Tom Nichols, a staff writer for The Atlantic, posed the question that is the title of this post. Nearly half the voters of Georgia cast a ballot for a man who was manifestly unqualified for the office, by any measure. Republicans thought it was cunning to pick a Black candidate, hoping to peel support away from Senator Warnock. It didn’t work. Walker got very few Black votes. Warnock won with unified Black support and a multiracial coalition.

Nichols fears that Trump has dumbed down expectations for Republican candidates to an alarming degree. Following his model, they can be stupid, they can be immoral, they can be liars, they can be adulterous and flaunt it, they can mock democracy. There is no low too low for them.

Nichols writes:

Walker’s candidacy is a reminder of just how much we’ve acclimated ourselves to the presence of awful people in our public life. Although we can be heartened by the defeat of Christian nationalists and election deniers and other assorted weirdos, we should remember how, in a better time in our politics, these candidates would not have survived even a moment of public scrutiny or weathered their first scandal or stumble.

And yet, here we are: An entire political party shrugs off revelations that a man running on an anti-abortion platform may have paid for an abortion (possibly two), has unacknowledged children, and may also be a violent creep. Not long ago, Walker would have been washed out of political contention as a matter of first principles.

Think of how much our civic health has declined in general. Only 35 years ago, during the long-ago Camelot of the late 1980s, Gary Hart had to pull out of the Democratic primaries for getting caught with a pretty lady on a boat named “Monkey Business,” and the televangelist Jimmy Swaggart stood with tears streaming down his face because he’d been caught with a prostitute in a Louisiana motel. In 1995, Senator Bob Packwood (again, more tears) resigned in the aftermath of revelations of sexual misconduct just before being expelled from the Senate.

The Republicans were once an uptight and censorious party—something I rather liked about them, to be honest—and they are now a party where literally nothing is a disqualification for office. There is only one cardinal rule: Do not lose. The will to power, the urge to defeat the enemy, the insistence that the libs must be owned—this resentment and spite fuels everything. And worst of all, we’ve gotten used to it. I’m not sure who said it first, but the Doobie Brothers said it again in the title of their 1974 album: What Were Once Vices Are Now Habits.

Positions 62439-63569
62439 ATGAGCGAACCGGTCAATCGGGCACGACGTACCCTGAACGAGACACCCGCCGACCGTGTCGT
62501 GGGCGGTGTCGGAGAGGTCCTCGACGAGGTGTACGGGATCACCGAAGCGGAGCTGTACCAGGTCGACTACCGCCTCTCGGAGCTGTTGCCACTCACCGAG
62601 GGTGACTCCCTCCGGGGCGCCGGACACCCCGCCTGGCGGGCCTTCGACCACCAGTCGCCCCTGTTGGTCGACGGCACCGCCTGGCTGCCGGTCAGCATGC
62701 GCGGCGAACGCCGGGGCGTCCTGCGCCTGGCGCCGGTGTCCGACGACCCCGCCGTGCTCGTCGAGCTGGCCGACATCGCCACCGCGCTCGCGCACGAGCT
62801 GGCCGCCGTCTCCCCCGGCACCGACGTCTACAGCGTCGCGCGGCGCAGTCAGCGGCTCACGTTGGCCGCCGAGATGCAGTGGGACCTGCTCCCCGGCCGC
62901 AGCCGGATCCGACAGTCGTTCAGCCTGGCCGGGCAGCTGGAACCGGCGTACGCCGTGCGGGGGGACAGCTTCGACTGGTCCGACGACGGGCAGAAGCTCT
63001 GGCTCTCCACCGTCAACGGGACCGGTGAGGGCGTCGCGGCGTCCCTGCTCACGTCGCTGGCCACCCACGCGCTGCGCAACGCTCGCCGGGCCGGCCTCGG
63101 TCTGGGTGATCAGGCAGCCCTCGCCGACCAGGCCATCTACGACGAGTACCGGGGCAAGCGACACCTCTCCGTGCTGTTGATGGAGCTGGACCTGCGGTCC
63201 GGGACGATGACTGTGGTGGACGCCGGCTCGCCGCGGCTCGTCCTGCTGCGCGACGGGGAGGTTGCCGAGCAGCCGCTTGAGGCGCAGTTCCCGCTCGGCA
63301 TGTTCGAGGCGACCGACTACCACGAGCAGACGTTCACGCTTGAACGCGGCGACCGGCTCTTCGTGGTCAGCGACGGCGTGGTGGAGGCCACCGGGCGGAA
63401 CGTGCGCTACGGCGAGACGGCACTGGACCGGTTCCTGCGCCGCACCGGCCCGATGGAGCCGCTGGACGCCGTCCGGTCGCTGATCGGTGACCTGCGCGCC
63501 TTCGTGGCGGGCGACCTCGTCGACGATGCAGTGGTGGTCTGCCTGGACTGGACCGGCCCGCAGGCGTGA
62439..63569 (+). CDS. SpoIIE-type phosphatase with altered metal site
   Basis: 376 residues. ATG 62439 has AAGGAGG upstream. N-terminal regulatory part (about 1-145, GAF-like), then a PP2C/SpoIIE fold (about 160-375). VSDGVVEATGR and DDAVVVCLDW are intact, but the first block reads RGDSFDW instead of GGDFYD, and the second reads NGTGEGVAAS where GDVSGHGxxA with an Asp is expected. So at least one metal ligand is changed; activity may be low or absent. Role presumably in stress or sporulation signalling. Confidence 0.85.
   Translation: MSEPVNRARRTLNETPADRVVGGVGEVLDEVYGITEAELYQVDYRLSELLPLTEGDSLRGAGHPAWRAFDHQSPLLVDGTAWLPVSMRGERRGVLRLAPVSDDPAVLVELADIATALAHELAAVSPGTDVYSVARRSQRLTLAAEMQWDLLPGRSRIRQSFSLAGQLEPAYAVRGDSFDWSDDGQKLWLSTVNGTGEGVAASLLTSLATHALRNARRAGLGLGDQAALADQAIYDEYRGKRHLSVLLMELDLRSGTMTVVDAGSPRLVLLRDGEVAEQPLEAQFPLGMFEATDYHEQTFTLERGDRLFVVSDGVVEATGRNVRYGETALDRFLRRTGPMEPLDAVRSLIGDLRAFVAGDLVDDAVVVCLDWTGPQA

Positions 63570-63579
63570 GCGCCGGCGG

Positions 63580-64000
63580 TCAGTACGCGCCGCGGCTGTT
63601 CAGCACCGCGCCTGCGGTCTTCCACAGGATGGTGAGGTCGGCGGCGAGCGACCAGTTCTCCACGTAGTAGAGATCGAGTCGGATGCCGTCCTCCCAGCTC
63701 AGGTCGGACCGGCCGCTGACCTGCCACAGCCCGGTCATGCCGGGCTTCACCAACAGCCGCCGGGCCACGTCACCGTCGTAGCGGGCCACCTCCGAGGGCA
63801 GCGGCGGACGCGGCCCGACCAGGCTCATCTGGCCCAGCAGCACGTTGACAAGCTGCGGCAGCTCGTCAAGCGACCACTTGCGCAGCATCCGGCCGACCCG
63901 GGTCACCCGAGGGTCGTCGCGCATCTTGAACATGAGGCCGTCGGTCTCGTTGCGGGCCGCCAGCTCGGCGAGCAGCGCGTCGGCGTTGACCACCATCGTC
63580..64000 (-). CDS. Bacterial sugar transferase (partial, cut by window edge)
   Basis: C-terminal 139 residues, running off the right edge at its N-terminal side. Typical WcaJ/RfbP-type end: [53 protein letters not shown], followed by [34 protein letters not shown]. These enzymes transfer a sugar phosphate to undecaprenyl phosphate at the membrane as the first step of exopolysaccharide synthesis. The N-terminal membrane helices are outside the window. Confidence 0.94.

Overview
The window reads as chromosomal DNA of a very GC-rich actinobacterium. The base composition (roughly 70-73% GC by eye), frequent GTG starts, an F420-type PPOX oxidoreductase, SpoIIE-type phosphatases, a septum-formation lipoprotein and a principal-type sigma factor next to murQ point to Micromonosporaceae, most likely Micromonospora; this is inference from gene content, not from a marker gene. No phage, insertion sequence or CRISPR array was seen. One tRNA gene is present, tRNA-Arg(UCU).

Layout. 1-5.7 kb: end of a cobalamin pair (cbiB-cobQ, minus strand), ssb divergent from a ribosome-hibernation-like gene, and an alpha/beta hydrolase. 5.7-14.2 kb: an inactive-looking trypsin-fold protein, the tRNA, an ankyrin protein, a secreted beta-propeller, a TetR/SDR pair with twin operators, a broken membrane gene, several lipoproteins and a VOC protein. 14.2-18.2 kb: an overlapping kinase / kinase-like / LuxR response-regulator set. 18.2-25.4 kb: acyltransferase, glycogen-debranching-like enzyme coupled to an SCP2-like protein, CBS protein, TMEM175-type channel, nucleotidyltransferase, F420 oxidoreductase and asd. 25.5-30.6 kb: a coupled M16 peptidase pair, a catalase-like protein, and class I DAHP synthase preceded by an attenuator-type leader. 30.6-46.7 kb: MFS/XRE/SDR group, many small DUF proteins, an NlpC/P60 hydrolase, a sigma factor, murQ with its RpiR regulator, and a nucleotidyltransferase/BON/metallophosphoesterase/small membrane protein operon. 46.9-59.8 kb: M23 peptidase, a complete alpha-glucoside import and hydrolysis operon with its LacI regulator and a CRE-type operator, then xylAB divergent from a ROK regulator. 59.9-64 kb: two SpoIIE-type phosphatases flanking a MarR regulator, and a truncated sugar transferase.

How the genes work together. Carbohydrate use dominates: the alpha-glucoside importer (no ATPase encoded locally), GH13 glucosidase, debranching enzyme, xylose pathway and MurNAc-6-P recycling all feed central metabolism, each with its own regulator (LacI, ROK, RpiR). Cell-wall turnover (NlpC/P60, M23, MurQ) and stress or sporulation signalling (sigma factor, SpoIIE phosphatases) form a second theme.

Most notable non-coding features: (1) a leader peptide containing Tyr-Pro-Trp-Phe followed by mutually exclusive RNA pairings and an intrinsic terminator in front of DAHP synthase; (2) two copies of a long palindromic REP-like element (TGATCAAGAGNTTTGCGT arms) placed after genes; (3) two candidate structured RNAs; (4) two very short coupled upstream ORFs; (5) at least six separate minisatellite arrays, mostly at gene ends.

There’s a lot of blame to go around, but no one did more to pioneer the politics of disgust than Donald Trump, who took the outrageous moments of his two presidential campaigns and turned them into virtues. Trump ran, and still runs, as something of a dare, a challenge to see if we’re just a bunch of delicate scolds who get the vapors over things like veterans or foreign influence or nepotism. Are you really going to let the commies and immigrants from the “shithole countries” take over? he seems to ask at every turn, just because of little nothing-burgers like whether I’m keeping highly classified documents in the magazine rack next to my gold toilet?

As usual, however, the real problem lies with the voters. The Republicans are getting the candidates they want. This is not about partisanship—it’s about an unhinged faux-egalitarianism that demands that candidates for office be no better than the rest of us, and perhaps even demonstrably worse. How dare anyone run on virtue or character; who do they think they are?

It’s terrifying to realize that totally unhinged candidates, not only in Georgia but in other states, like Arizona, received almost half the vote.

My hope lies with changing demographics and our youth. Young people who have grown up in the 21st century are likely to replace the shrinking generations of old white bigots, who are now the GOP base. America will be a better nation in the years ahead, as these voters make better choices and choose a better future where all of us make progress. Together.